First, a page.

2016 Scientific reports

156. Reversible Fluoxetine-Induced Hyperthyroidism: A Case Report Full Text available with Trip Pro

Reversible Fluoxetine-Induced Hyperthyroidism: A Case Report Selective serotonin reuptake inhibitors (SSRIs) are typically used as antidepressants. Clinically significant SSRI-induced thyroid dysfunction is rare.We report a case of hyperthyroidism induced by fluoxetine in a female patient with major depressive disorder. Her thyroid profiles indicated hyperthyroidism after a 10-week treatment with fluoxetine and were restored after discontinuation of fluoxetine and administration

2016 Clinical neuropharmacology

157. Chronic Fluoxetine Induces the Enlargement of Perforant Path-Granule Cell Synapses in the Mouse Dentate Gyrus Full Text available with Trip Pro

Chronic Fluoxetine Induces the Enlargement of Perforant Path-Granule Cell Synapses in the Mouse Dentate Gyrus A selective serotonin reuptake inhibitor is the most commonly prescribed antidepressant for the treatment of major depression. However, the mechanisms underlying the actions of selective serotonin reuptake inhibitors are not fully understood. In the dentate gyrus, chronic fluoxetine treatment induces increased excitability of mature granule cells (GCs) as well as neurogenesis. The major (...) input to the dentate gyrus is the perforant path axons (boutons) from the entorhinal cortex (layer II). Through voltage-sensitive dye imaging, we found that the excitatory neurotransmission of the perforant path synapse onto the GCs in the middle molecular layer of the mouse dentate gyrus (perforant path-GC synapse) is enhanced after chronic fluoxetine treatment (15 mg/kg/day, 14 days). Therefore, we further examined whether chronic fluoxetine treatment affects the morphology of the perforant path

2016 PloS one

158. Fluoxetine Requires the Endfeet Protein Aquaporin-4 to Enhance Plasticity of Astrocyte Processes Full Text available with Trip Pro

Fluoxetine Requires the Endfeet Protein Aquaporin-4 to Enhance Plasticity of Astrocyte Processes Morphological alterations in astrocytes are characteristic for post mortem brains of patients affected by major depressive disorder (MDD). Recently, a significant reduction in the coverage of blood vessels (BVs) by aquaporin-4 (AQP-4)-positive astrocyte endfeet has been shown in the prefrontal cortex (PFC) of MDD patients, suggesting that either alterations in the morphology of endfeet or in AQP-4 (...) -immunoreactive (AQP-4-IR) astrocyte processes with respect to non-selected Wistar rats (NAB), thereby validating it for our study. A further evaluation of the morphology of astrocyte in brain slices (ex vivo) and in vitro using an antibody against the astrocyte-specific cytoskeletal protein glial fibrillary acidic protein (GFAP) revealed that HAB astrocytes extended less processes than NAB cells. Furthermore, short-term drug treatment in vitro with the AD fluoxetine (FLX) was sufficient to increase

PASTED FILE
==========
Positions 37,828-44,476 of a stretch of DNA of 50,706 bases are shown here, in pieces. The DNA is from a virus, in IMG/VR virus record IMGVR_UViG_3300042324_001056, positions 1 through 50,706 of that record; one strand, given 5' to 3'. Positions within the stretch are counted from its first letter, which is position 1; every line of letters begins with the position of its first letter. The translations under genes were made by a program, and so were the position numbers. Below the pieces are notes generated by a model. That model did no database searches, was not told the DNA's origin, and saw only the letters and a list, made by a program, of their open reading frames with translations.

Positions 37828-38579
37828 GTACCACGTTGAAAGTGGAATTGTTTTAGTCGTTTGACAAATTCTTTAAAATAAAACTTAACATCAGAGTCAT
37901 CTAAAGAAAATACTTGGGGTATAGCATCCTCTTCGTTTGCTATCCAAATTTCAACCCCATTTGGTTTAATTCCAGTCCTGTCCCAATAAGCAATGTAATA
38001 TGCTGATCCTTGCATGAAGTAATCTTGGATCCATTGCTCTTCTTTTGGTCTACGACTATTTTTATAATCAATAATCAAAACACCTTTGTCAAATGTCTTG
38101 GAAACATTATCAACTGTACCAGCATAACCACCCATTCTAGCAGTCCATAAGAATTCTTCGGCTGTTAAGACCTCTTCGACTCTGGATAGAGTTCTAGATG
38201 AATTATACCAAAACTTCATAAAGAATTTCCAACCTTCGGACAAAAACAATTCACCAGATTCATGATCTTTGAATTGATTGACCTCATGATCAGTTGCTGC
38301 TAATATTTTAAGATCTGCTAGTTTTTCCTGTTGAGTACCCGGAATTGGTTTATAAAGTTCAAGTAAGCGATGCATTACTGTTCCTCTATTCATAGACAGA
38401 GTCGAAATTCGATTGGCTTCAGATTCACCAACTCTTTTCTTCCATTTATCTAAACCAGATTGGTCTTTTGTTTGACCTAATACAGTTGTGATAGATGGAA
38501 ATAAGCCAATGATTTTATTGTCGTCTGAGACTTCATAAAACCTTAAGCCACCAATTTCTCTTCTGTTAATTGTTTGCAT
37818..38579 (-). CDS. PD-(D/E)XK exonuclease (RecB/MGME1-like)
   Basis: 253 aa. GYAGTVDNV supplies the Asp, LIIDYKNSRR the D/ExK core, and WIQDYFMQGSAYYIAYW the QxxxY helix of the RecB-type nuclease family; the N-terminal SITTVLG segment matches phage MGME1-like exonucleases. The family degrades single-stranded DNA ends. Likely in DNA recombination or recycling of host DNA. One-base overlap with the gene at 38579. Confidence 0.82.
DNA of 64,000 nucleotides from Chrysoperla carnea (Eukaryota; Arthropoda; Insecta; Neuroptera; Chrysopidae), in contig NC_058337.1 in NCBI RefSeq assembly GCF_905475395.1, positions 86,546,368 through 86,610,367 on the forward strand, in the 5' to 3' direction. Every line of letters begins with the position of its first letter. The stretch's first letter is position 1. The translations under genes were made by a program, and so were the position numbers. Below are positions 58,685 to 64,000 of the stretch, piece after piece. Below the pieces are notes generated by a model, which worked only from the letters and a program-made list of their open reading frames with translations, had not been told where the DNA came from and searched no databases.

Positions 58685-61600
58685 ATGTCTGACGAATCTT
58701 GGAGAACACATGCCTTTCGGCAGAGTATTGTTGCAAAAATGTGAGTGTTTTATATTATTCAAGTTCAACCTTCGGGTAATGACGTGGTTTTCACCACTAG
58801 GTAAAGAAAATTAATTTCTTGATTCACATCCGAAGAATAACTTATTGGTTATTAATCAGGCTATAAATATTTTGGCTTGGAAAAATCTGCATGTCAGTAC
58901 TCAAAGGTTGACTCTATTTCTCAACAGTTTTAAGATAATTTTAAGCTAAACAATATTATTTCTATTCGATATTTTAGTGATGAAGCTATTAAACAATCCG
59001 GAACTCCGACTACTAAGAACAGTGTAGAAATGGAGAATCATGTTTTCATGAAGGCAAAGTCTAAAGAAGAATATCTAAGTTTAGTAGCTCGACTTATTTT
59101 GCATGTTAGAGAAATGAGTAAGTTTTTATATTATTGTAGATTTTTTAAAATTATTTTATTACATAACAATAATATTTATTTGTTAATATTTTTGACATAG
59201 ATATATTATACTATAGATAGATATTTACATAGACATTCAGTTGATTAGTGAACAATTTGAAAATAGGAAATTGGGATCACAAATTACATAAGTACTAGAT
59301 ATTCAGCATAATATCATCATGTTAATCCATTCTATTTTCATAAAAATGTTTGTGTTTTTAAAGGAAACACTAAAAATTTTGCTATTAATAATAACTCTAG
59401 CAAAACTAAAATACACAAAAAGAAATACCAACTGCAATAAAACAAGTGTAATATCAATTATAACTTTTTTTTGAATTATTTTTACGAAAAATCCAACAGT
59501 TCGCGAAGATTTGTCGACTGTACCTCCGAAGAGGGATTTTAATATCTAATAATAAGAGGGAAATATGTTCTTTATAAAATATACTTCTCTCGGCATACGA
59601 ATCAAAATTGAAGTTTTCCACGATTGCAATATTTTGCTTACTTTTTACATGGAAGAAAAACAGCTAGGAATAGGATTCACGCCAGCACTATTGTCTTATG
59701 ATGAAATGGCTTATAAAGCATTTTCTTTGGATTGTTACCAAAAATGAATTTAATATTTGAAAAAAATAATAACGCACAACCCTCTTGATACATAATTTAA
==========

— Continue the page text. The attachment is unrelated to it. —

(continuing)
2016 Frontiers in cellular neuroscience

159. QbD-Driven Development and Validation of a Bioanalytical LC–MS Method for Quantification of Fluoxetine in Human Plasma Full Text available with Trip Pro

QbD-Driven Development and Validation of a Bioanalytical LC–MS Method for Quantification of Fluoxetine in Human Plasma The current studies describe the Quality by Design (QbD)-based development and validation of a LC-MS-MS method for quantification of fluoxetine in human plasma using fluoxetine-D5 as an internal standard (IS). Solid-phase extraction was employed for sample preparation, and linearity was observed for drug concentrations ranging between 2 and 30 ng/mL. Systematic optimization (...) of fluoxetine in human plasma. Stability studies performed in human plasma through freeze-thaw, bench-top, short-term and long-term cycles, and autosampler stability revealed lack of any change in the percent recovery of the drug. In a nutshell, the developed method demonstrated satisfactory results for analysis of fluoxetine in human plasma with plausible utility in pharmacokinetic and bioequivalence studies. © The Author 2016. Published by Oxford University Press. All rights reserved. For Permissions

2016 Journal of chromatographic science

160. Effects of PSA Removal from NCAM on the Critical Period Plasticity Triggered by the Antidepressant Fluoxetine in the Visual Cortex Full Text available with Trip Pro

Effects of PSA Removal from NCAM on the Critical Period Plasticity Triggered by the Antidepressant Fluoxetine in the Visual Cortex Neuronal plasticity peaks during critical periods of postnatal development and is reduced towards adulthood. Recent data suggests that windows of juvenile-like plasticity can be triggered in the adult brain by antidepressant drugs such as Fluoxetine. Although the exact mechanisms of how Fluoxetine promotes such plasticity remains unknown, several studies indicate (...) that inhibitory circuits play an important role. The polysialylated form of the neural cell adhesion molecules (PSA-NCAM) has been suggested to mediate the effects of Fluoxetine and it is expressed in the adult brain by mature interneurons. Moreover, the enzymatic removal of PSA by neuroaminidase-N not only affects the structure of interneurons but also has been shown to play a role in the onset of critical periods during development. We have here used ocular dominance plasticity in the mouse visual cortex

2016 Frontiers in cellular neuroscience